Dey Stewart doesn’t want her niece to be forgotten.
Angila Jean Wilson was living in Clearwater, B.C., with her children, ages two, five and six at the time, when three years ago she was murdered. Her killer went to prison, her children were adopted, and on Wednesday she was one of several women remembered during a vigil for missing and murdered Indigenous women outside City Hall.
“She struggled hard to move ahead in her life,” said Stewart, who carried a picture of Wilson at the event.
“She was a nurse’s aid, she was a dedicated mom. She had left her relationship, which we know is the time when women are most at risk. So she was murdered by her estranged common law spouse.”
The Sisters in Spirit Vigil, which was organized jointly by Amnesty International Canada and the Native Women’s Association of Canada, was one of hundreds held across Canada to remember girls, women and two-spirit people.
In Nelson, people gathered to share memories of their loved ones. Nora, who declined to give her last name, has been seeking justice for over 40 years. Her friend Upi was 16 years old when she went north to visit family in 1976 and never returned.
The official story, Nora said, was that Upi was a runaway. But she wasn’t.
“Because now we refer to the area she was in as the Highway of Tears,” said Nora.
“It has affected my life in many ways, but her family, what they have gone through is horrendous and my feelings could never be anything remotely close to theirs.”
It was the second year the vigil has been held in Nelson, and was well attended. After stories were shared, those present lit candles and stood in solidarity to face traffic. Several cars slowed and honked in support.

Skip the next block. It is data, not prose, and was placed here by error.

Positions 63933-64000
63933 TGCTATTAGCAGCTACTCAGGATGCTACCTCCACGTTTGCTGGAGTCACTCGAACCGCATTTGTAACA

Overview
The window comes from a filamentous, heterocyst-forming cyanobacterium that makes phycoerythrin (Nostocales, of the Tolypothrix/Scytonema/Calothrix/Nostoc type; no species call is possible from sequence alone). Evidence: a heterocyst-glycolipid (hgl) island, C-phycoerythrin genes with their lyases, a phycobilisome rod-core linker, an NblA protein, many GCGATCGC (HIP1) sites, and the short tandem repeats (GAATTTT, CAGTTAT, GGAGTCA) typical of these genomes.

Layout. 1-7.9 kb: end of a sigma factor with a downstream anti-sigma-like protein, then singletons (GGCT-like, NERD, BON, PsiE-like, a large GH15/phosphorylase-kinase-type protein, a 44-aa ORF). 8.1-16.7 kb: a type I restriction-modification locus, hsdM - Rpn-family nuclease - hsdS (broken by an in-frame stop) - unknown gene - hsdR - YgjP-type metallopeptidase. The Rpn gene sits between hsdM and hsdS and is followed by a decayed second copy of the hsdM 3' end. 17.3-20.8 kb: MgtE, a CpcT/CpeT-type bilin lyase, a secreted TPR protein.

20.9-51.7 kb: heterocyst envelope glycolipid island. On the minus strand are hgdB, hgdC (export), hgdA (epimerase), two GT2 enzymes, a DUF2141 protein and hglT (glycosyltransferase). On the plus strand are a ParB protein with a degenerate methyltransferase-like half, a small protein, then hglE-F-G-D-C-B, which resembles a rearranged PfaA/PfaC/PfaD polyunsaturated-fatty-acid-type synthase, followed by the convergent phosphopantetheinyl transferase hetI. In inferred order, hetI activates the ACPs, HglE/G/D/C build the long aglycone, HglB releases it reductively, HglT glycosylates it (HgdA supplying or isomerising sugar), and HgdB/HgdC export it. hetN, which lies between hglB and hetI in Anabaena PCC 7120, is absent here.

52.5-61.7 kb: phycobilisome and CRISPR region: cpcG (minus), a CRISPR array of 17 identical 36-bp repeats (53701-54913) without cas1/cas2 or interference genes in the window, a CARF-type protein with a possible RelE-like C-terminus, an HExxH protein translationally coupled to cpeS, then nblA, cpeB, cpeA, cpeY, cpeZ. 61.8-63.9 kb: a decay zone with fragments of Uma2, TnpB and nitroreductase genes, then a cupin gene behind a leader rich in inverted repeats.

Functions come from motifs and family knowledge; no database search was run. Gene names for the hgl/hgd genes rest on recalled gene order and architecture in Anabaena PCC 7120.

Mary Ann Morris, who works with Amnesty, said she thought the vigil provided emotional support for participants.
“I was struck by how many personal stories there were of people who knew an Indigenous woman who had been murdered,” said Morris. “I think it makes it real. I think it provides a space where people feel supported, where people feel heard.”
Stewart attended the event last year, but grappled with whether or not she should return.
“It helps a lot. I say to my son, ‘I don’t know if I can go for one more year.’ And then I think I can’t not go. I think what we can offer is solidarity for the Indigenous families who I think have faced far more in terms of the lack of systemic support for looking their young people.”
The vigils were held at a time of uncertainty surrounding the federal inquiry set up to investigate the causes of Indigenous women’s deaths and disappearances.
The inquiry has a Dec. 31, 2018, deadline to file its final report, but has been plagued by resignations, accusations that police departments aren’t being investigated, bureaucratic stalling and calls for the entire commission to be rebooted.
An interim report from the inquiry is due Nov. 1.
Despite those issues, Morris said she still believes in the commission, which held public hearings last week in Smithers, B.C.
“I heard that in Smithers it had gone better than it has in a while,” said Morris. “That there was more recognition of the importance of having emotional support for people who were sharing, being prepared for the fallout after the sharing.”
Others are more skeptical.
Nora said she was pleased vigils were being held, but remained unsure what affect they were having.
“Will this help? Hopefully,” she said. “When? I have no idea.”